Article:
What You Need to Know
- You don't have to be a big talker to close a lot of sales.
- Practice strategic mimicry to close more sales.
- Think like Bob the Builder.
Author Daniel Pink’s bestseller “To Sell is Human: The Surprising Truth About Moving Others” offers lots of valuable observations that can enable us to optimize our success in sales. Advisors should focus on these five:
1. Extroverts don’t necessarily make the best salespeople.
There’s a widespread notion that chatty extroverts stand out from the pack as top salespeople. In fact, there’s no research that supports this assertion.
Pink cites a study of 300 sales reps at a software company. They were measured on an introversion-extroversion continuum.
Unsurprisingly, extroverted salespeople sold more than their introverted counterparts. But a third group outperformed everyone — the ambiverts, who scored right in the middle of the scale.
Pink says that extroverts often talk too much and listen too little to really understand their customers’ needs. Introverts can be too shy to form relationships or to close sales.
Ambiverts know how to find that right balance. They are the most adept at understanding their customers’ viewpoints and moving them to action.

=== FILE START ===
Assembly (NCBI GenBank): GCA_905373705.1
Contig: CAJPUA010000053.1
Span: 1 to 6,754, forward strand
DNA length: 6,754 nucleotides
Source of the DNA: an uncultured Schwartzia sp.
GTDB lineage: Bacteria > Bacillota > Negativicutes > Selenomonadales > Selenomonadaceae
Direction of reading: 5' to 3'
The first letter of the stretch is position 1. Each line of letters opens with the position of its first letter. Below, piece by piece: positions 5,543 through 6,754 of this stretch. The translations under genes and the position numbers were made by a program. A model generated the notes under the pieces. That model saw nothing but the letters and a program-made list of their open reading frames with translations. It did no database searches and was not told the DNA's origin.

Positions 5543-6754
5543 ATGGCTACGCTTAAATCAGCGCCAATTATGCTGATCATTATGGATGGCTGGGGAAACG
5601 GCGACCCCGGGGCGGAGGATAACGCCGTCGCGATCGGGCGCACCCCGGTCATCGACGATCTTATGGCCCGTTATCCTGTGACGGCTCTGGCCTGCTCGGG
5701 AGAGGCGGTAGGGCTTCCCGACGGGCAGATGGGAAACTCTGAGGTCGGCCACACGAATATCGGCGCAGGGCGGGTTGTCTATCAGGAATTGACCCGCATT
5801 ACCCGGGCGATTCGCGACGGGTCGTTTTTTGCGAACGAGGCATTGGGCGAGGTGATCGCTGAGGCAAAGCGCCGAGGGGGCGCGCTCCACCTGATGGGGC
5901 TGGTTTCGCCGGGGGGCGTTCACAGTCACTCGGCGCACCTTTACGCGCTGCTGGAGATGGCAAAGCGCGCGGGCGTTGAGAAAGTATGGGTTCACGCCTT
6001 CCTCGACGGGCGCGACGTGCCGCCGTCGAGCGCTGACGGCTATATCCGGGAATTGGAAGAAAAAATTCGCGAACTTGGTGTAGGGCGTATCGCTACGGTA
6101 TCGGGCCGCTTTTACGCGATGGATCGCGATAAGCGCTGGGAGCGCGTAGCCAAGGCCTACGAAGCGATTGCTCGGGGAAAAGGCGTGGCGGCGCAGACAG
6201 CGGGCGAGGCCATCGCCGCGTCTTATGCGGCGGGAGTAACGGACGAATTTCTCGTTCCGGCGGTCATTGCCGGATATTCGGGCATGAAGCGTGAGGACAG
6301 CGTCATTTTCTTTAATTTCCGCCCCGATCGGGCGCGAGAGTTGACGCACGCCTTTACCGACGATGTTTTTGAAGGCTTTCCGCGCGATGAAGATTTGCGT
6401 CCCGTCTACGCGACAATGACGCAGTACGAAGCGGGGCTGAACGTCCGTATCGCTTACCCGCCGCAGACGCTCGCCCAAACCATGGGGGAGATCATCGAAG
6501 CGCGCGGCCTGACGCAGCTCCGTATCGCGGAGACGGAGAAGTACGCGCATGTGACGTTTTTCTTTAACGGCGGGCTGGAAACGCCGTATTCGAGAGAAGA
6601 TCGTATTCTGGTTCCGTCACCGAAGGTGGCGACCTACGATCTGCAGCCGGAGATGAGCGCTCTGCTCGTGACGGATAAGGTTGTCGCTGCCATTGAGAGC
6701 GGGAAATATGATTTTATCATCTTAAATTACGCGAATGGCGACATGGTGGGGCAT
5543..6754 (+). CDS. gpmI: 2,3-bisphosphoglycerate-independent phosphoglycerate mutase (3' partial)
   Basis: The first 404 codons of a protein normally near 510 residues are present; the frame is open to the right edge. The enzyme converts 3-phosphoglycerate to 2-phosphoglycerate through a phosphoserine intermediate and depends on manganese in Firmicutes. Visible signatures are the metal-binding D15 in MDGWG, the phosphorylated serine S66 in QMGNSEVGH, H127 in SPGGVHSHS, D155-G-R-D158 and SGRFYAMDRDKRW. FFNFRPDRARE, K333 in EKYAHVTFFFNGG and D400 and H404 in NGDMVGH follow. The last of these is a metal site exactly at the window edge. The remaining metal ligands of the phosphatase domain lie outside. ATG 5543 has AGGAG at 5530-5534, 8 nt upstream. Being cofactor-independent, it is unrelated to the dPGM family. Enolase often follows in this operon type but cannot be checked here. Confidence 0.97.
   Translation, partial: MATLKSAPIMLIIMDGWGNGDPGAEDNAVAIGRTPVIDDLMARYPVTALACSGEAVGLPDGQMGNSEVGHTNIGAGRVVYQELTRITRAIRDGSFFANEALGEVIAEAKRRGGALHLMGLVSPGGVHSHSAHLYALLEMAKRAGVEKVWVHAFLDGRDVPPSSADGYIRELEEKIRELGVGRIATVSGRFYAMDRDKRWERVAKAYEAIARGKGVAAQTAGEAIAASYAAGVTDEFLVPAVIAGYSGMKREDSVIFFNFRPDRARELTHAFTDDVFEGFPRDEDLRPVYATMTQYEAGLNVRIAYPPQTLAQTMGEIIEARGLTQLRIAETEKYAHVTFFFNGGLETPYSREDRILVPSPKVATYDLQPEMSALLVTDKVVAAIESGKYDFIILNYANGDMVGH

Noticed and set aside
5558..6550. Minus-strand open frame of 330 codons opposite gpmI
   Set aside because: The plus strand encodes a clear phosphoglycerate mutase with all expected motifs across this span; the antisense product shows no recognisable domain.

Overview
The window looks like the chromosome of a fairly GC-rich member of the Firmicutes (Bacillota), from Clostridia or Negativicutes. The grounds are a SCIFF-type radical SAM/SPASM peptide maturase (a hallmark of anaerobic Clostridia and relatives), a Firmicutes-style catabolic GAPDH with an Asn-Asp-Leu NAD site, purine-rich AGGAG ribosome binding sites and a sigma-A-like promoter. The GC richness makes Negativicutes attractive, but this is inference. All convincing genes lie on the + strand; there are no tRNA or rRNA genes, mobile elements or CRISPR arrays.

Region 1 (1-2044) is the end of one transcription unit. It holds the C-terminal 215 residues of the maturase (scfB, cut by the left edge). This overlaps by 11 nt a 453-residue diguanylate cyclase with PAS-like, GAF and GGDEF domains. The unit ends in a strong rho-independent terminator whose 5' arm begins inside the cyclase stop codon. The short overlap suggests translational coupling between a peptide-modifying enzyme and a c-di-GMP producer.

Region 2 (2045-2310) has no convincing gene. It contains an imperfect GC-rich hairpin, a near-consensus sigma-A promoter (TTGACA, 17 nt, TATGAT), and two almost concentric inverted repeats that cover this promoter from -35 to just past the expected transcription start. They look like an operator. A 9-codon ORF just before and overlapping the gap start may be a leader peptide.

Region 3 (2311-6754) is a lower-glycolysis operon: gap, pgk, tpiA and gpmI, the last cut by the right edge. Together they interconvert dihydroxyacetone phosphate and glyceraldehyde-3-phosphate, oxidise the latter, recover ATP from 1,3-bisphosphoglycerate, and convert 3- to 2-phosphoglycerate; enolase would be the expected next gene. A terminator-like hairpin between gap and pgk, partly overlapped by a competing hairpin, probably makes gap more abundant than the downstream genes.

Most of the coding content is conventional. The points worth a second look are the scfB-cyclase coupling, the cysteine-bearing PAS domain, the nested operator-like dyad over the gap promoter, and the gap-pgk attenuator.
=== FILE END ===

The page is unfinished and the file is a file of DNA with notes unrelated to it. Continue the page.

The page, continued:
So if you’re not a salesperson with the biggest “gift of gab,” take heart. Most people tend to be ambiverts. And if you’re an ambivert, you’re well positioned to succeed as an advisor.
2. Practice strategic mimicry to close more sales.
The ability to persuade others depends on our talent to convey that we can understand the world from the point of view of clients and prospects. We need to listen well enough to get inside their head.
Successful negotiators know this and often subtlety mimic the mannerisms of their opponents. If they lean forward in their chair or put their hand on their chin, then the negotiators wait 10 seconds or so and do the same.
We are wired by evolution to experience this synching behavior as a sign that someone is trustworthy. One study found that wait staff who repeat orders back to customers receive 70% more in tips than those who don’t.
3. Embrace the power of interrogative self-talk.
Sometimes before an important sales presentation or client meeting, we psyche ourselves up with affirmations like “I can do this!” or “I’ve got this!” But is there a better way?
Pink reveals that there are several studies showing the superiority of asking yourself a question before a challenging task, rather than saying something like “I can do this.” Surprisingly, if we ask ourselves, “Can I do this?” beforehand, we are likely to achieve superior results.
Remember the “Bob the Builder” animated show? I loved watching it with my kids for many years. Prior to beginning a difficult project, Bob would always ask himself, “Can we build it?” His enthusiastic reply: “Yes we can!”
One research project found that a self-questioning group solved nearly 50% more puzzles than the self-affirming group. Researchers believe that there are two explanations.